Next to RELIGION, you must arm yourself with the rational principles of sound phILOSOPHY, the business of which is to teach us the knowledge of ourselves, and from ourselves to carry us on to God: to distinguish the mind from the body, namely, that part which is to govern from that which is to serve; and that from the image of a mind ruling the body, we may form an idea of God, governing the world and the mind itself. As man is most present to himself, we may from hence apprehend how intimately present God is with all things; forasmuch as without him we could not live, move, breathe, or think.

You must, moreover, take REASON for the rule of your conduct, and refer every doubtful point to its impartial decision. If Temptation, disguised in the attire of innocent Pleasure, beckon you to her, and attempt to impose upon your unsuspecting heart, ask Reason's opinion before you accept her invitation.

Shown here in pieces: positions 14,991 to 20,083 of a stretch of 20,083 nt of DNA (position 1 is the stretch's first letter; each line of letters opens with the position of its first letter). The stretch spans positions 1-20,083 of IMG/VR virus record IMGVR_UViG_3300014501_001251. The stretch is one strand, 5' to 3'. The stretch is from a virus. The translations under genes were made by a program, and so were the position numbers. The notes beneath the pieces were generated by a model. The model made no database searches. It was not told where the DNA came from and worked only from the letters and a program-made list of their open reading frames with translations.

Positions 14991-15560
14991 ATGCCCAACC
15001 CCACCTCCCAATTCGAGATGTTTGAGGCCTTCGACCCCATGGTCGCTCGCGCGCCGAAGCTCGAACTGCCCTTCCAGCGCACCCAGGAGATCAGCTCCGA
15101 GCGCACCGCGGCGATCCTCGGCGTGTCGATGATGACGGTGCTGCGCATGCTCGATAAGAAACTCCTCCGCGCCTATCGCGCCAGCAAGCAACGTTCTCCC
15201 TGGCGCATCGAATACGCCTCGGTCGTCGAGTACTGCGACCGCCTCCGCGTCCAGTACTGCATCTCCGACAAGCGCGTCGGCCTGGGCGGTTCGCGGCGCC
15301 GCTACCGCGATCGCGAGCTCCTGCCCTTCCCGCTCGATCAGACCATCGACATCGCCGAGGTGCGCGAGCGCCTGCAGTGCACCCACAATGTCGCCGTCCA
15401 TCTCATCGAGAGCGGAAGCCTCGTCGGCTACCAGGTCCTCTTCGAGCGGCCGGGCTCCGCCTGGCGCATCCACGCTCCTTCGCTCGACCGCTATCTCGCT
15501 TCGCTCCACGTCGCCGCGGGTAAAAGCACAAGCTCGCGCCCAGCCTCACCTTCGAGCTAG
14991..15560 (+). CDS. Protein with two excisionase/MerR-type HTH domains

If Falsehood, under the mask of Truth, should endeavour to make you swerve from the paths of SINCERITY, spurn her at once from you, and · think of your HONOUR. Falsehood is the weak.

offspring of Baseness and Cowardice; Truth the daughter of their opposites; and Honour, or the great principle of dignity in man, the arbiter be tween both

SECTION 2.

Thus fortified, we will now enter together on the scene of life, and I, who have already trodden its seemingly flowery but deceitful thorny paths, will again begin the journey with you, that you may avail yourself of my experience in marking and avoiding the snares, dangers, and temptations, that you will assuredly find scattered thick in your road.